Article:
Social justice department puts off survey on street children

DECCAN CHRONICLE | R AYYAPPAN
Published Jun 17, 2015, 12:11 pm IST
Updated Mar 28, 2019, 8:36 pm IST
It was also found that 15 percent of them engaged in begging and 18 percent in daily wage labour
Representational image
 Representational image

Thriuvananthapuram: The Social Justice Department has set aside, at least for the time being, the direction of the State Commission for the Protection of Child Rights to conduct an urgent survey to identify street children across the state and provide them shelter, education and food.

The Commission issued the express directive on April 10 after an independent survey conducted by the NGO, Don Bosco Veedu Society, had revealed that there were 140 street children in the capital city.

 

More than 50 percent of these children, 75 of them, were below 8 years. It was also found that 15 percent of them engaged in begging and 18 percent in daily wage labour.

The remaining refused to reveal their occupation. These children, the survey revealed, had no shelter, education or proper food.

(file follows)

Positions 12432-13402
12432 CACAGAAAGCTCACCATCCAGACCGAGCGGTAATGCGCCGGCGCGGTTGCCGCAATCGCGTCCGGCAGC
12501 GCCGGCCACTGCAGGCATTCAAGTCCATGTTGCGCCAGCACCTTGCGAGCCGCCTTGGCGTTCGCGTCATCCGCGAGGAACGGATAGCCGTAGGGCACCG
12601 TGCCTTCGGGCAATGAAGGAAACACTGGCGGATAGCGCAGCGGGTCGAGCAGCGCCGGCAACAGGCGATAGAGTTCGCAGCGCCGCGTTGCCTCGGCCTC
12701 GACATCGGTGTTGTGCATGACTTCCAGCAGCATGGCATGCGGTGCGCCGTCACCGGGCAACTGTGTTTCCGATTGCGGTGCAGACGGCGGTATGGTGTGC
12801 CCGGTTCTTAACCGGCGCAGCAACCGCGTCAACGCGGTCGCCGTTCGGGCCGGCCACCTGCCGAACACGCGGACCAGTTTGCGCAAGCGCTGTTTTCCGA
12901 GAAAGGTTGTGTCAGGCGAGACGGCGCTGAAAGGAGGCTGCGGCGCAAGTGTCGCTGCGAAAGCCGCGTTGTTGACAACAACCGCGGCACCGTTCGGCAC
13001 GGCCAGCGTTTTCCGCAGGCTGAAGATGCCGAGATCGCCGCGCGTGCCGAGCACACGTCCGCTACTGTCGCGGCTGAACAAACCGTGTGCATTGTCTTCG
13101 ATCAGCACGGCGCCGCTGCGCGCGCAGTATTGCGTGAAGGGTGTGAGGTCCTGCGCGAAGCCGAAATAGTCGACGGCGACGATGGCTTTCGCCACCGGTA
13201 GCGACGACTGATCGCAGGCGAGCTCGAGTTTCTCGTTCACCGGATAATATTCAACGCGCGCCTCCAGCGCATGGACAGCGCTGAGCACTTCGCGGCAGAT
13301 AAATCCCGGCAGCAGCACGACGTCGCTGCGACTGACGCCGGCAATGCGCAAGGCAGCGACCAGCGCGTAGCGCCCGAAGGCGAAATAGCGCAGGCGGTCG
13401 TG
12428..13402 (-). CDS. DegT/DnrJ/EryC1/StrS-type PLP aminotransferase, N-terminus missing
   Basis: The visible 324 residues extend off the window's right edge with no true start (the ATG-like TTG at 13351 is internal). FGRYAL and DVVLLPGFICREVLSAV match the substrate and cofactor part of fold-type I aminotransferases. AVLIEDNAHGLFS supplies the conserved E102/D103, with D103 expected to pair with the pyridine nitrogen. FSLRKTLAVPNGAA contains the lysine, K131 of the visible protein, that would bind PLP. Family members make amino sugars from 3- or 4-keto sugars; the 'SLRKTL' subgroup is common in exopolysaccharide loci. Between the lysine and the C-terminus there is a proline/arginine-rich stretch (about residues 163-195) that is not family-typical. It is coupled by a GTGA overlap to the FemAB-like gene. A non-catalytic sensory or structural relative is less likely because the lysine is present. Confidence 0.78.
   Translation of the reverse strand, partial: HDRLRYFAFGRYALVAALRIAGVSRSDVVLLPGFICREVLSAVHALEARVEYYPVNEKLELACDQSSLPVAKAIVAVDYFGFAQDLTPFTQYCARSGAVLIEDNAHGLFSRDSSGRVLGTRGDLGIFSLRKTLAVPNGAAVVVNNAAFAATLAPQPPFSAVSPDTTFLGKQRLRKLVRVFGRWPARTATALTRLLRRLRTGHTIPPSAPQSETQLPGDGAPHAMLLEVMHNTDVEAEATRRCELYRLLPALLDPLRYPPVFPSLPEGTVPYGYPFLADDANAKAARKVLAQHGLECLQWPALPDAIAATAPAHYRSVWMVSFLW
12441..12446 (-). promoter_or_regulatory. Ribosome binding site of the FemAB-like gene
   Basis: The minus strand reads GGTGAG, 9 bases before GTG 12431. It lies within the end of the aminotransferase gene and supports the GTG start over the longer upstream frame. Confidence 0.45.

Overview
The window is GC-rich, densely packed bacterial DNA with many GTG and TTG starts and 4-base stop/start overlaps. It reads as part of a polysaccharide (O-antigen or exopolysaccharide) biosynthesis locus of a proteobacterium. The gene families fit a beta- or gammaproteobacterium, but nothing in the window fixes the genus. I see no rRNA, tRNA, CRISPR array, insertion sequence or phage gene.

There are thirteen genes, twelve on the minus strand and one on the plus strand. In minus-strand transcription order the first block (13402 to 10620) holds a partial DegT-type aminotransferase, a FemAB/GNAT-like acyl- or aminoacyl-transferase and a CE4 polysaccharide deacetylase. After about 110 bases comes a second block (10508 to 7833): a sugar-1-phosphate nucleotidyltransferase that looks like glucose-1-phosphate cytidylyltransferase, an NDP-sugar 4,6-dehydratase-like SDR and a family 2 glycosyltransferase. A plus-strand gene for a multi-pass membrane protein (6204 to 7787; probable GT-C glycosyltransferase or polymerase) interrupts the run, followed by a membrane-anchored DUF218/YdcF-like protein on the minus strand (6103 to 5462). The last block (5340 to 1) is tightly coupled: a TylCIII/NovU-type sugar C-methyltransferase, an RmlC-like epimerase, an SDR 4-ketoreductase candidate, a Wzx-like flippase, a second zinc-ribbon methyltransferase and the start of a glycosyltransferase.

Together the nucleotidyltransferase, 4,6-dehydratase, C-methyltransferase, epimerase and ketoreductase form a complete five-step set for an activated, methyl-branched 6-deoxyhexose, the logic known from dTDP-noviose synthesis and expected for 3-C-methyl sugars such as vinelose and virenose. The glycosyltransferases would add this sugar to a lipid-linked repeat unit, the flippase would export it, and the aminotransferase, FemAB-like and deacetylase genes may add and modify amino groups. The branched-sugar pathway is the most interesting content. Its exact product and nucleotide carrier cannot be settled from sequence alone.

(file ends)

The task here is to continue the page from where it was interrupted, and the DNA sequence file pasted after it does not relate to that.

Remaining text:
These alarming figures prompted the Child Rights Commission to envisage a comprehensive state-wide survey involving multiple departments and NGOs. The Social Justice Department, however, was not keen.

“There is no scope for such a survey. The problem is endemic to only Corporation areas. Perhaps, we can look at identifying out-of-school children in corporation areas. But there are no such plans for this year,” said Social Justice director V N Jithendran.

 

The Commission feels that such a survey is crucial for the welfare of children who have spilled out of the school system. “That there were 140 street children in the capital city alone is a pointer to the fact that such large numbers of street children can be found in other towns and cities in the state,” said Fr Philip Parakatt, a Child Rights Commission member.

These children end up in the street as children of migrant labourers or as runaways from homes or as victims of parental and child abuse. They are then forced to eke out a living as beggars and child labourers.

 

“After the Right to Education Act has come into force, it is up to the local bodies to check whether children living within its limits are provided free education. But no one seems conscious of all this,” Fr Parakatt said.

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Location: Kerala




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